When Democrats elevated MAGA Republicans in primaries, believing they would be weaker general-election opponents, the roar of pundit criticism was deafening. And to be fair, at first it looked prone to backfiring by letting election deniers sneak into office.

But it was a bet that seemingly paid off. As HuffPost’s Kevin Robillard demonstrates, six of the most prominent election-denying candidates who were boosted by Democrats in House, Senate and gubernatorial races went down.

The critics oversimplified this matter. If you believe the House could pose its most dire threat to democracy simply by virtue of being GOP-controlled, and you also believe elevating a few election deniers might make that outcome less likely, then it’s not an entirely cynical strategy. It risked one outcome (adding a few election deniers to the House) to reduce the risk of another, worse outcome (a House under GOP control).

In fairness, it was probably too risky to elevate election deniers running for executive positions in states, where they could seriously subvert democracy. That said, they don’t seem to be getting into office either. As power politics, this strategy succeeded.


“Invasion” language did little for Republicans

House Republicans poured enormous sums into ads depicting the migrant “invasion” in the vilest of terms. Republicans have long enjoyed a presumption of a major advantage on this issue, but aside from Trump’s 2016 victory, it keeps failing to deliver. The border was central in the 2018 and 2020 elections, and Republicans lost both (though with House pickups in the latter).

Some will argue that Democrats neutralized immigration this time by keeping some of Trump’s border policies, and it’s true that the party hasn’t made a case for its own immigration vision. Still, GOP confidence that President Biden’s “disastrous open border” would spark major electoral repudiation, giving Republicans space to hyper-radicalize their base around the issue, has proved wrong.

And if Blake Masters loses in the Arizona Senate race — after openly embracing “great replacement theory” and running ads featuring the most lurid and militarized “invasion” imagery imaginable — that will only add more evidence against the political effectiveness of this GOP strategy.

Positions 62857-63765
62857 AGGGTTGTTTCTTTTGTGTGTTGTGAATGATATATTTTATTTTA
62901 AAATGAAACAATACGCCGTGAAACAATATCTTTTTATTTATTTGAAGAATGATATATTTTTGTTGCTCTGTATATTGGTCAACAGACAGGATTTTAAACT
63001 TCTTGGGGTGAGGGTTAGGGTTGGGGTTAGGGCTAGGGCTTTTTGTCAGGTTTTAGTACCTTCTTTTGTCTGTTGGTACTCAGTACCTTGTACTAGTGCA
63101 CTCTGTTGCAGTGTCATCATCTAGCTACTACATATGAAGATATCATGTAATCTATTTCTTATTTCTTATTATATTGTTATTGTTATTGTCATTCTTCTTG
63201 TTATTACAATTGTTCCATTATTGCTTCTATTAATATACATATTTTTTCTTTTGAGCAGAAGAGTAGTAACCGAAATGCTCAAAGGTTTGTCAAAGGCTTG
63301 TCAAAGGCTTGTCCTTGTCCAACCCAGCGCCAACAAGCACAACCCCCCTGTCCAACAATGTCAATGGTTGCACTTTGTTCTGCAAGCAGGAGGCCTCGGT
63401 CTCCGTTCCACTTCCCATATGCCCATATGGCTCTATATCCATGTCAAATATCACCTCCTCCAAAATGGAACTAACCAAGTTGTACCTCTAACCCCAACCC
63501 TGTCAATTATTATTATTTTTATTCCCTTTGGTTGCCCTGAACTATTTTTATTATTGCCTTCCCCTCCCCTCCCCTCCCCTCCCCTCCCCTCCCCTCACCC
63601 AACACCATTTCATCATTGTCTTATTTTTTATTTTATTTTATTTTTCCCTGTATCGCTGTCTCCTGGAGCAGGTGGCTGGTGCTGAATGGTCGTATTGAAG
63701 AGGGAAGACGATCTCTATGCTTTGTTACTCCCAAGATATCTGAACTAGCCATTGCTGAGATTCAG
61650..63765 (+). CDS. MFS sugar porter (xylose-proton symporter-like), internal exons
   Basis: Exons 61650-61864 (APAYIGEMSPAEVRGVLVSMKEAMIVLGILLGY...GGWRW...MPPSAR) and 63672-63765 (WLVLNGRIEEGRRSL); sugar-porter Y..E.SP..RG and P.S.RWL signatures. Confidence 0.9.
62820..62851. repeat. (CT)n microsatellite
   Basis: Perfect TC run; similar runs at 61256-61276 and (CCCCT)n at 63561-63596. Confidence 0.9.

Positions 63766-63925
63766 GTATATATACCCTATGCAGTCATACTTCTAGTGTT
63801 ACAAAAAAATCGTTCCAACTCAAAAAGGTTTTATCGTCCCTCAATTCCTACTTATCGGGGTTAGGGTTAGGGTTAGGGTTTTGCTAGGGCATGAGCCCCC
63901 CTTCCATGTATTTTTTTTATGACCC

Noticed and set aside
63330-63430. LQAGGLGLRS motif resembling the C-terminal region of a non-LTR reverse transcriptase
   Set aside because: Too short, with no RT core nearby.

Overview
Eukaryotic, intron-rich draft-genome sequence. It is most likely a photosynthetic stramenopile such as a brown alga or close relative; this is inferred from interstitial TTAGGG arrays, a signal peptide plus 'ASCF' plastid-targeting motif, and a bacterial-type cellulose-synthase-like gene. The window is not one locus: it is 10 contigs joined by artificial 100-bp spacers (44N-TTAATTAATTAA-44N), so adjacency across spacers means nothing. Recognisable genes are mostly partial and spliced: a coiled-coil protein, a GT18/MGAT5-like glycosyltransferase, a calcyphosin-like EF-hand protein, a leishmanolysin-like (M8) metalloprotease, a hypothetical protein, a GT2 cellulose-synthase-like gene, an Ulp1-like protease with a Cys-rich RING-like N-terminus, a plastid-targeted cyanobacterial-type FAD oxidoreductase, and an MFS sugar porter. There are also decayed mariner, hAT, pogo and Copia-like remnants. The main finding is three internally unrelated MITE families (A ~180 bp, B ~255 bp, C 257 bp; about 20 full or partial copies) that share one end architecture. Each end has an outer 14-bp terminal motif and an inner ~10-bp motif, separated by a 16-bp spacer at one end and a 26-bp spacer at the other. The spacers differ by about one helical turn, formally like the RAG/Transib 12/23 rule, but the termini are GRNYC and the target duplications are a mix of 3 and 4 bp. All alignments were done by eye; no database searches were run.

A radicalized MAGA House might not have free rein, after all

It has long been suggested (including by me) that a GOP-controlled House would be able to run amok with Benghazi-style investigations and impeachments of everyone down to the White House chef.

But if the majority remains narrow, it’s unclear whether the votes will be there to impeach Biden. And while zealous investigations are expected to roar forward, Republican leaders are almost certainly going to struggle to prevent the unruly MAGA caucus from truly driving things off the rails.

Republicans will likely still win the House and the Senate is still in play. But the big emerging story of these midterm elections is that MAGAfied authoritarian forces enthusiastically embraced by the GOP suffered unexpected and potentially grave setbacks.

Whether Republicans will accept this interpretation and act on it is another matter entirely.

The 2022 Midterm Elections

Georgia runoff election: Sen. Raphael G. Warnock (D) won re-election in the Georgia Senate runoff, defeating Republican challenger Herschel Walker and giving Democrats a 51st seat in the Senate for the 118th Congress. Get live updates here and runoff results by county.

Divided government: Republicans narrowly won back control of the House, while Democrats will keep control of the Senate, creating a split Congress.

What the results mean for 2024: A Republican Party red wave seems to be a ripple after Republicans fell short in the Senate and narrowly won control in the House. Donald Trump announced his 2024 presidential campaign shortly after the midterms. Here are the top 10 2024 presidential candidates for the Republicans and Democrats.